1 July 2021 (updated annually)
Gearing is simply another term for borrowing to invest. While we may not enjoy being in debt, not all debt is bad. In fact, it can be a powerful tool used to build wealth and to enhance your investment performance.
Many of us have borrowed at one time or another for our larger purchases, like a holiday or a car. However, when done sensibly and with careful planning there are cases when borrowing to invest can be even more worthwhile.
Gearing is a sophisticated investment technique and is not suitable for everyone. We recommend you speak with your financial adviser.
Positive gearing: Positive gearing is when the interest payments and other investment costs are lower than the income you receive from the investment.
Example: Borrowing to invest in shares when the dividend income exceeds the expenses of the loan.
Negative gearing: Negative gearing is when the interest payments and other investment costs are higher than the income you receive from the investment.
Example: Negative gearing on a rental property occurs when the interest payable on the loan used to purchase the property plus other expenses (maintenance, etc) exceeds the rental income generated by the property.
Like all investment strategies, there are some risks associated with gearing.
Here's an example with a person borrowing $100,000 to invest:
|Interest cost at 6% pa:||$6,000|
|Investment income at 4% pa:||$4,000|
|Tax deduction on shortfall (tax rate 39%):1||$780|
|After tax shortfall:||$1,220|
1 Assumes marginal tax rate of 37% plus Medicare levy
When you borrow to invest, your gains are magnified because the borrowed funds were used to get the gain. So, using our negative gearing example from above, if you borrow $100,000 and your investment appreciates by 10 per cent in the first year, you would be ahead $10,000 – less the $1,220 cashflow shortfall. It's a $8,780 gain.
It works the same in reverse – with a 10 per cent fall in the first year resulting in a loss of $11,220. You need to understand the full range of possibilities with a gearing strategy. You should only invest in quality growth assets with potential for solid capital growth over the long term, because it is capital growth which drives a gearing strategy. For a negative gearing strategy to be successful, your investments need to generate – over the long term – sufficient capital growth to more than cover the total cashflow shortfall (after tax) as well as tax on the capital gain.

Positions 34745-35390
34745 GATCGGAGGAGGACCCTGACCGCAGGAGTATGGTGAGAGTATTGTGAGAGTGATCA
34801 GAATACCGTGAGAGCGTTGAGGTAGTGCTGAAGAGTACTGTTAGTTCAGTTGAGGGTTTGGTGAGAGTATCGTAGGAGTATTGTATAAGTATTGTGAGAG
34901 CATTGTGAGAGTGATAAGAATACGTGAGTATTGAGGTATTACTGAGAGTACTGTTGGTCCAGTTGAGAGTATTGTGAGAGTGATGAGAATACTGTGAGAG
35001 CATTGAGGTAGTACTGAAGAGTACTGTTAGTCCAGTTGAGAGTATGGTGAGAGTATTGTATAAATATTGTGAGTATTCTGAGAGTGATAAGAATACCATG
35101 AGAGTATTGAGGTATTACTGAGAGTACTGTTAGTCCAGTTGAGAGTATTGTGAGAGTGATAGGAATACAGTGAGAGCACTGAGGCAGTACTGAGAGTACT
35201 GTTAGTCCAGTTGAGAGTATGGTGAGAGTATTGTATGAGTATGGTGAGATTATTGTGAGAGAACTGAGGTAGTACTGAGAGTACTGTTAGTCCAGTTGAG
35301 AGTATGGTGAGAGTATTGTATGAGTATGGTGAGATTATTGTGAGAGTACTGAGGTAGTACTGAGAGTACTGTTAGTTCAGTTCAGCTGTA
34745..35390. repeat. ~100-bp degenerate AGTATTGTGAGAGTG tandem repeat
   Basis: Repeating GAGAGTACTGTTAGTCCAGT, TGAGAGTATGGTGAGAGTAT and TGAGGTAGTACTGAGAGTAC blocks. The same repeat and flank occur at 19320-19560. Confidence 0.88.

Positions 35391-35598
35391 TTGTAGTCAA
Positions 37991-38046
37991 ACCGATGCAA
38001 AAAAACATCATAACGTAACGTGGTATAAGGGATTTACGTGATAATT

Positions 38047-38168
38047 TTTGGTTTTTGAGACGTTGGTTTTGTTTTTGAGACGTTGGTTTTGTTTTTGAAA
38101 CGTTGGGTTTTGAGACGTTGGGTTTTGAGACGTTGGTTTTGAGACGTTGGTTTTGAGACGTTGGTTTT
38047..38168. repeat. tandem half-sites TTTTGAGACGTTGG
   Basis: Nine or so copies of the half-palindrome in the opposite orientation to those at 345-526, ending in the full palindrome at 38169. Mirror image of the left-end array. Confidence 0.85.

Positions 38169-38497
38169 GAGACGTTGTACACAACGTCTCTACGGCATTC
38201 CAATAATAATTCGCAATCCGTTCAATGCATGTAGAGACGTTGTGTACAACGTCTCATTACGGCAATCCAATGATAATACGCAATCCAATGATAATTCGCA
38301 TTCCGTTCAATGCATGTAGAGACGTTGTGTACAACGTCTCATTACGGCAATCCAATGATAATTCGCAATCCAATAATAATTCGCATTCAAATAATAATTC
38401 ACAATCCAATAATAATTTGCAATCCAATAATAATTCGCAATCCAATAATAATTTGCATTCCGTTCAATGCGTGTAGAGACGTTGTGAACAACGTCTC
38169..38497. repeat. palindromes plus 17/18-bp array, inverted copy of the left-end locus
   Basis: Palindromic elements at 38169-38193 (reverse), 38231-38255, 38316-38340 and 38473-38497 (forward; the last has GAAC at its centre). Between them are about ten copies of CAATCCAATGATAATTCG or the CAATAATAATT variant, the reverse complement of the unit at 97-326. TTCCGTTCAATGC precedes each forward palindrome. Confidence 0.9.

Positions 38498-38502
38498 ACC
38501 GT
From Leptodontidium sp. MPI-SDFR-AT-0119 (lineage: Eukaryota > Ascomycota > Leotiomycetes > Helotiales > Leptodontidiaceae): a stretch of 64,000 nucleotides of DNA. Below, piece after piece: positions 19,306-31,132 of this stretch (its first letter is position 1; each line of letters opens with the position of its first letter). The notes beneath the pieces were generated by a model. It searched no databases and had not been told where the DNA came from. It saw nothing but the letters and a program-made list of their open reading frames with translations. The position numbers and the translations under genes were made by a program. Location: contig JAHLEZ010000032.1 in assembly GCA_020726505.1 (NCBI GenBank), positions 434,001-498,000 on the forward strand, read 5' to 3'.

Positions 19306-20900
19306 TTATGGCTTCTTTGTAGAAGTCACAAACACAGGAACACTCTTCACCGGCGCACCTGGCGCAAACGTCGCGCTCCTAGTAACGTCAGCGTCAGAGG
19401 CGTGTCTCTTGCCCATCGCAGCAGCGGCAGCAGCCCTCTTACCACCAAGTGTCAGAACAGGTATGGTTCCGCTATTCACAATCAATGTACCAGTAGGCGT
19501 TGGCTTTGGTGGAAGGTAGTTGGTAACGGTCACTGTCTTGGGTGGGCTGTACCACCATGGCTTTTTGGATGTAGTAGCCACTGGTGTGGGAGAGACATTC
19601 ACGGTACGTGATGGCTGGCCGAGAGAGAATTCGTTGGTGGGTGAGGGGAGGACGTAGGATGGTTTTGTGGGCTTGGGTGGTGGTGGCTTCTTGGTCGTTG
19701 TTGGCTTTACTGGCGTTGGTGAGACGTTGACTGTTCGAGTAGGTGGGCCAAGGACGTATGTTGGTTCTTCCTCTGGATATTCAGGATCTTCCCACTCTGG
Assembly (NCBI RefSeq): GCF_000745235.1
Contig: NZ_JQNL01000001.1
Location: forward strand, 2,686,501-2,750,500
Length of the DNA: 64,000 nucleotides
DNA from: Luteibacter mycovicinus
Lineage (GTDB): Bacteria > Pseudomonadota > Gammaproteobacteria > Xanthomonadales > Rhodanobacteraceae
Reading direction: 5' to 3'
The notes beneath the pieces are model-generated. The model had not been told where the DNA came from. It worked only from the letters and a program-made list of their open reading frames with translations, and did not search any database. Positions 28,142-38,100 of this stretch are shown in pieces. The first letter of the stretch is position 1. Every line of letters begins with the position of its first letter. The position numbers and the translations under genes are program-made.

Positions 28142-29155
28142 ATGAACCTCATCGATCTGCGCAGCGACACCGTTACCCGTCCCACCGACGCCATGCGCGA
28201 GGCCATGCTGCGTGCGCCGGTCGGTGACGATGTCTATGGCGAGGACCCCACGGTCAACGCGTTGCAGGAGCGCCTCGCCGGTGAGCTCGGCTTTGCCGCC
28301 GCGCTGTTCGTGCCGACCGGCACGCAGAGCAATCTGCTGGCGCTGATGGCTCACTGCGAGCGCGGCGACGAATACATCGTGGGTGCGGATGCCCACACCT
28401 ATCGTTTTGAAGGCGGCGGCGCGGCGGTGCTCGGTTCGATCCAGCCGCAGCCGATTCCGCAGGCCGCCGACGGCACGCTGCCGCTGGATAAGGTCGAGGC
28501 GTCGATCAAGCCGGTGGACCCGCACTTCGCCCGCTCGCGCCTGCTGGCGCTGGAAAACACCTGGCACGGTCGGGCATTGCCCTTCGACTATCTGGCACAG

Tax on selling your investments: If you sell your investments for more than what you paid for them, you'll have a capital gains tax liability. This may be taxed from 0 to a maximum of 47 per cent. But if your investments are held for 12 months or more, due to the capital gains tax discounting the amount of capital gains tax payable, will be halved. Another way to minimise this is by waiting to sell your investment until your tax rate is lower, such as when you retire.
Margin calls apply when you borrow via a margin lending arrangement. A margin call is when the market worth of your security falls. The result is the loan-to-valuation ratio (LVR) exceeds the allowance limits. In this situation you will usually have three options:
Your gearing loan provider will generally need the LVR to be returned to the arranged limits within a stated time period, usually within 24 hours. Although, when you borrow less than the maximum loan limit, you can decrease the risk of margin calls.
Gearing may not be suitable for all investors. Whilst it can lower your tax liability, the tax implications will depend on your personal situation as well as your attitude to risk and the type of investment chosen. You should always seek qualified financial advice.